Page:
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Concentration of Solutions

Objectives:

    1.    Measure the concentrations in terms of molarity, molality, and mole fraction.

    2.    Differentiate between saturated, unsaturated, and supersaturated solutions.

Key Terms:

    concentration        molarity        molality        mole fraction        saturated        unsaturated        supersaturated

Notes: (15-2)

In chemistry there are many ways to describe the measurement of liquids.  With solutions we often talk about the concentration (amount of solute per solvent).  

Molarity describes the moles of solute per liter of solvent
Molarity = moles solute / liters solvent
ex: 73g of HCl powder is dissolved into 4L of water
(73g HCl / 4L) x (1 mole HCl /36.5 g HCl) = 2 mol HCl / 4L = 0.5M HCl
Molarity is expressed with a capital M
Affected by temperature

 

Molality describes the moles of solute per kilogram of solvent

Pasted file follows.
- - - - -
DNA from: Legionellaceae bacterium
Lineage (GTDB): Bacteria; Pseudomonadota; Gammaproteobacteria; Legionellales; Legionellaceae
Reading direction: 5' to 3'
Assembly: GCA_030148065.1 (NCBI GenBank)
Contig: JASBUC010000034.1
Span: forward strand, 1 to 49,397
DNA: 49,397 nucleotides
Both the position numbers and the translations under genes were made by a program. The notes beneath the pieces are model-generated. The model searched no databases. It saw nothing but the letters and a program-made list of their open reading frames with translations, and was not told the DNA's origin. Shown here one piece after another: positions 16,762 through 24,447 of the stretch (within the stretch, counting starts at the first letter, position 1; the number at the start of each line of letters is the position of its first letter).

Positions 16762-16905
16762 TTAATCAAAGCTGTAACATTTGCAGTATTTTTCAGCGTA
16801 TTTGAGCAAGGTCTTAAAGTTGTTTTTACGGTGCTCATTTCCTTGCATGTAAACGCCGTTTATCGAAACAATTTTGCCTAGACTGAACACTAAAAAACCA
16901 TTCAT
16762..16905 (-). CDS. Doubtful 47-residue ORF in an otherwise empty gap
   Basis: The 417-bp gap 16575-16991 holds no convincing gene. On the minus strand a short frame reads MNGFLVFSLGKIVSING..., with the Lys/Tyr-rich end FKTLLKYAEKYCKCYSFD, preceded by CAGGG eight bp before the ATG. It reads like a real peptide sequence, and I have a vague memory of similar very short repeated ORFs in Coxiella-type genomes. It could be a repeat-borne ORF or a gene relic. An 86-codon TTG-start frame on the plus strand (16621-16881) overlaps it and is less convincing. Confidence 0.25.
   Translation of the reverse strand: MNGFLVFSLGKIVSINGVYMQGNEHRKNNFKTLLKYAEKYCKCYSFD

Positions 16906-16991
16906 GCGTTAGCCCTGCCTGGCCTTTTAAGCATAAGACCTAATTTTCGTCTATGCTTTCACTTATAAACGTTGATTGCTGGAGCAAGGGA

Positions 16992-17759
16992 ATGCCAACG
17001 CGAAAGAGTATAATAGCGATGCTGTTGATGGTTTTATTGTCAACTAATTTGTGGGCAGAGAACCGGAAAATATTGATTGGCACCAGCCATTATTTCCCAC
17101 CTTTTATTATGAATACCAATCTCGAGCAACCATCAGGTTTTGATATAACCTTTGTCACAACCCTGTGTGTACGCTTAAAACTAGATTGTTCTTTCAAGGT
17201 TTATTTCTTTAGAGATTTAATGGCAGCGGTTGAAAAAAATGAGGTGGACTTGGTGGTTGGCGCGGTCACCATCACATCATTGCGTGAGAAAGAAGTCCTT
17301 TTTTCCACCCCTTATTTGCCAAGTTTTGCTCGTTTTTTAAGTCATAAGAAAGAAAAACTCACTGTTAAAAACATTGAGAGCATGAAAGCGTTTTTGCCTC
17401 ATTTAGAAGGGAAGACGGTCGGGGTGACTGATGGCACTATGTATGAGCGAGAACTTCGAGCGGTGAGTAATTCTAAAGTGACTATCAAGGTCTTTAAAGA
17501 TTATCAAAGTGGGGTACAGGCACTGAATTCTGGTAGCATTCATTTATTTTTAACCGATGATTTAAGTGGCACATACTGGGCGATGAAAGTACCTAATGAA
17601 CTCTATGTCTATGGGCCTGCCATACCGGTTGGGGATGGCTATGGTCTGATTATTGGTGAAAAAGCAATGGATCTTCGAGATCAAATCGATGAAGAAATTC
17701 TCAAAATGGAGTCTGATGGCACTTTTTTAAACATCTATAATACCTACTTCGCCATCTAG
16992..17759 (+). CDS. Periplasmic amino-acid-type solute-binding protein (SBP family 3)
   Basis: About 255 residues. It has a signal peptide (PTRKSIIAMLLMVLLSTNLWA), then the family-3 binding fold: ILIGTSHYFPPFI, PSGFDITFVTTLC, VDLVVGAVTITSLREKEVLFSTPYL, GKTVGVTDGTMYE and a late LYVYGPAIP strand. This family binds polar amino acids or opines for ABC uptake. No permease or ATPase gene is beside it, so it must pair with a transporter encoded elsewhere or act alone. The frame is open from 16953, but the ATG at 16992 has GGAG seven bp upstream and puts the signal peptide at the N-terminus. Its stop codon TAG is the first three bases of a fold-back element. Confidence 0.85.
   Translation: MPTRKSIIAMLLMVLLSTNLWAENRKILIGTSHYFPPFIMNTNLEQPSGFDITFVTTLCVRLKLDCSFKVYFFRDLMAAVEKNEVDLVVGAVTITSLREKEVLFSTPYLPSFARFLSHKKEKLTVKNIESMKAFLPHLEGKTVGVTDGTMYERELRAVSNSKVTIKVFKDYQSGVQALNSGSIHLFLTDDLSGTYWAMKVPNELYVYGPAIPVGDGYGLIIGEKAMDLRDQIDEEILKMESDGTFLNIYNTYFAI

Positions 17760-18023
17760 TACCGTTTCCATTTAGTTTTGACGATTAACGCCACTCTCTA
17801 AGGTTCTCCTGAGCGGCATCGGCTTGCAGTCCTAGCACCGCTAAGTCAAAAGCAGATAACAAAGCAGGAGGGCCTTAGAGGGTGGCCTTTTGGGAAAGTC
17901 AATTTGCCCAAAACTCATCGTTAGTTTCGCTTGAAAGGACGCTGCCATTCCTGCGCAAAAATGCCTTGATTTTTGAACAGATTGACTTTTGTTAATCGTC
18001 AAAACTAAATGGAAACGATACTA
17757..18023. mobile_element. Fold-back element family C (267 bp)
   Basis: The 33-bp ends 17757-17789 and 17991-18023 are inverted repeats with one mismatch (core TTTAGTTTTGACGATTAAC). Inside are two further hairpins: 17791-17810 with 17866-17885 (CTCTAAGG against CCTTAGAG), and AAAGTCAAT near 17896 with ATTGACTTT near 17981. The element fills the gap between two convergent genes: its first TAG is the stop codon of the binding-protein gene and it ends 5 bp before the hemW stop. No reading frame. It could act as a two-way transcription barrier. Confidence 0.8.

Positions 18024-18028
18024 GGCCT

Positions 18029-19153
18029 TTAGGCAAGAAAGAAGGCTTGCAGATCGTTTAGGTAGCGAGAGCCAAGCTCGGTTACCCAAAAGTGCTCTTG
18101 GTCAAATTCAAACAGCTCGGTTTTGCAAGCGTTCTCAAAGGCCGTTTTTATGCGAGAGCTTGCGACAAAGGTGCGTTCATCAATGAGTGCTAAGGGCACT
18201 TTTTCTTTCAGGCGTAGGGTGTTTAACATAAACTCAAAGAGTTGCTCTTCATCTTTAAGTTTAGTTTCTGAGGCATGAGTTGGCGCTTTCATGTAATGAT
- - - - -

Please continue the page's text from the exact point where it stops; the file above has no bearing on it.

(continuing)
Molality = moles solute / kilogram of solvent
ex: 117g of NaCl is dissolved into 1000g of water
(117g NaCl / 1000g) x (1 mole NaCl /58.5 g NaCl) x (1000g / 1kg)= 2 mol NaCl / 1kg = 2m NaCl
Molality is expressed with a lower case m
NOT affected by temperature

 

Mole Fraction
Mole Fraction solute = moles solute / moles solvent
Mole Fraction solvent = moles solvent / moles solute
ex: 117g of NaCl is dissolved into 1000g of water
(117g NaCl / 1000g) x (1 mole NaCl /58.5 g NaCl) x (18g / 1 mole H2O)= 2 mol NaCl / 55.6 mol H2O = 0.036 or 3.6%
Mole Fraction has no units
Not affected by temperature

 

Saturation

The point where a solution contains the maximum amount of solute
Dependant on temperature and pressure
Amount of solute increases with temperature and decreases with pressure

Supersaturated

Containing more solute than is normally possible in a solution
Can be made by cooling a saturated solution

Unsaturated

Any solution that has not reached the point of saturation
 

 

Last modified: March 25, 2003